Threats to survival and the rescue of Houghton Mill

Inside Houghton Mill

Over the centuries Houghton Mill has faced a series of potential disasters, most notably a major fire in 1754 caused by an arson attack that lead to the building of the Mill that stands today. However, by the 1920s its very survival was threatened while it stood as a neglected, obsolete reminder of a time gone by.

In 1929 a London property developer hoped to buy the Mill and turn it into a dwelling but Godmanchester and Huntingdon Town Council and the Ouse Drainage Board stepped in to buy it instead. However, by 1931 they were seriously considering demolition if funds were not found for its repair and maintenance. 

An unusual place to stay

A local initiative in 1934  formed a Houghton Mill Restoration Committee to lease the mill from the Council and then sublet it to the recently established Youth Hostel Association. Around 50 young men and women were able to stay at Houghton Mill at a time, many of whom were passing through on their cycling holidays. As part of their stay, each guest was required to complete a household chore such as sweeping or cleaning.

By 1938 the local group were able to buy the mill and transfer the ownership to the National Trust. During this time the mill foundations were found by chance to be in a fragile state, and to avoid the threat of subsidence and building collapse the foundations were reinforced with concrete in 1974.

Bringing the flour mill back to life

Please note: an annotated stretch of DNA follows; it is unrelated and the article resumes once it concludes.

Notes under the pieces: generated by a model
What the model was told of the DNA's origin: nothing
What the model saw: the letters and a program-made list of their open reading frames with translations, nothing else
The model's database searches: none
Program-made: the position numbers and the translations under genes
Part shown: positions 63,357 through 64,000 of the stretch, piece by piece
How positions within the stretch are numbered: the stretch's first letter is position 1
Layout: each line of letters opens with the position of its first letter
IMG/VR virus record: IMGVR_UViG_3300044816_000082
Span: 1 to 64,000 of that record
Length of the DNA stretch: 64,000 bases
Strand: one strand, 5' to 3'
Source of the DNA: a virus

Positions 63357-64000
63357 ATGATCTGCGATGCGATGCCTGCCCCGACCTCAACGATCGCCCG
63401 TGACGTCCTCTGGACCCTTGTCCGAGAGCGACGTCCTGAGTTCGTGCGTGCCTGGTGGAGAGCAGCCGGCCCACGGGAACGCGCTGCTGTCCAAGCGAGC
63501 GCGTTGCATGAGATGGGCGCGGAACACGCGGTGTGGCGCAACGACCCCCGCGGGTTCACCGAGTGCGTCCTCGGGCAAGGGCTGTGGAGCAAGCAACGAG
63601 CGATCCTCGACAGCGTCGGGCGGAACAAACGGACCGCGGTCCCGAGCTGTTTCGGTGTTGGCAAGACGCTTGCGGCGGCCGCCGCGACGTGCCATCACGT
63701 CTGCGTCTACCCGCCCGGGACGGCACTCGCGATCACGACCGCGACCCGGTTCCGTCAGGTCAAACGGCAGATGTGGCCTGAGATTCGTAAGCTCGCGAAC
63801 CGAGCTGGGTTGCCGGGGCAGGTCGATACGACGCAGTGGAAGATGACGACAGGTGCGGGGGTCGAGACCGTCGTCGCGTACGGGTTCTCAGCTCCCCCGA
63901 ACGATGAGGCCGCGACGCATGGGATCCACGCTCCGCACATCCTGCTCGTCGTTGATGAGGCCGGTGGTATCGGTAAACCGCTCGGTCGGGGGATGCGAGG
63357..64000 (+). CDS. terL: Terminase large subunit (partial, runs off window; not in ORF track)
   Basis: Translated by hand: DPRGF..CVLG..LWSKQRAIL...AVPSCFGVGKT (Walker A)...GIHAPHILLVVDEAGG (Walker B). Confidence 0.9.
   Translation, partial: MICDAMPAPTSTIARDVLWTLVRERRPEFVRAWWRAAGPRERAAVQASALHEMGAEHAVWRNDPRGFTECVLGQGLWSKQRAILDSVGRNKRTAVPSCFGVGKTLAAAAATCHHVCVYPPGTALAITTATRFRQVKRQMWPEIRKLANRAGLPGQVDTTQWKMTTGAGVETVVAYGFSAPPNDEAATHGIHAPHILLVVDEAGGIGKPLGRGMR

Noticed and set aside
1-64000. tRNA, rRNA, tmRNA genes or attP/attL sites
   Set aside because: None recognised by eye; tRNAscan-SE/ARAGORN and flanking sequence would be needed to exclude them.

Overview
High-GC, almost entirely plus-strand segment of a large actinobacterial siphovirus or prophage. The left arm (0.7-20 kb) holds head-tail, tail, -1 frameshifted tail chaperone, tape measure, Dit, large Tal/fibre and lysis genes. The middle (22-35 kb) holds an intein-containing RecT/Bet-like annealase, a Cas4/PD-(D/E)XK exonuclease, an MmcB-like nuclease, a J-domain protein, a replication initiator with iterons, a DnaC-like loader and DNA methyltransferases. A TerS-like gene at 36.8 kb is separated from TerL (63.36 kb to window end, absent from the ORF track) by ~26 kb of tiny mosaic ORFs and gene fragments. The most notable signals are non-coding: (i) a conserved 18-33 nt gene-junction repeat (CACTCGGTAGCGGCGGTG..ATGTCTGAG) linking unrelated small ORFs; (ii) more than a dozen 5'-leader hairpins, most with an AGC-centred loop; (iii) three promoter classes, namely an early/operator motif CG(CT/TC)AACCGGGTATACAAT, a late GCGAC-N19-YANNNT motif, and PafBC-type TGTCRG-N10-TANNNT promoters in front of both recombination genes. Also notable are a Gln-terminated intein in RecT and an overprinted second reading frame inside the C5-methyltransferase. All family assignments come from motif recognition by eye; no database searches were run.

The Youth Hostel Association vacated the mill in 1982 and the following year the National Trust opened the mill to the public. Following repairs, the mill machinery was bought back to life and the mill was able to start making flour once again. Although the flour was milled using the original millstones, they were powered by an electric motor as the water wheel had been removed following closure in the 1920s.

The dawn of the new millennium was an opportunity to bid for a Heritage Lottery Grant to reinstate a working water wheel and enable the mill to produce the stoneground wholemeal flour it does today. A separate electricity generating turbine was also installed at this time. 

Today the river flow is controlled by the Environment Agency. In 2013 a new set of electric-powered millstones were installed which allows the mill to continue to operate at times when the river levels are not suitable for the traditional water wheel.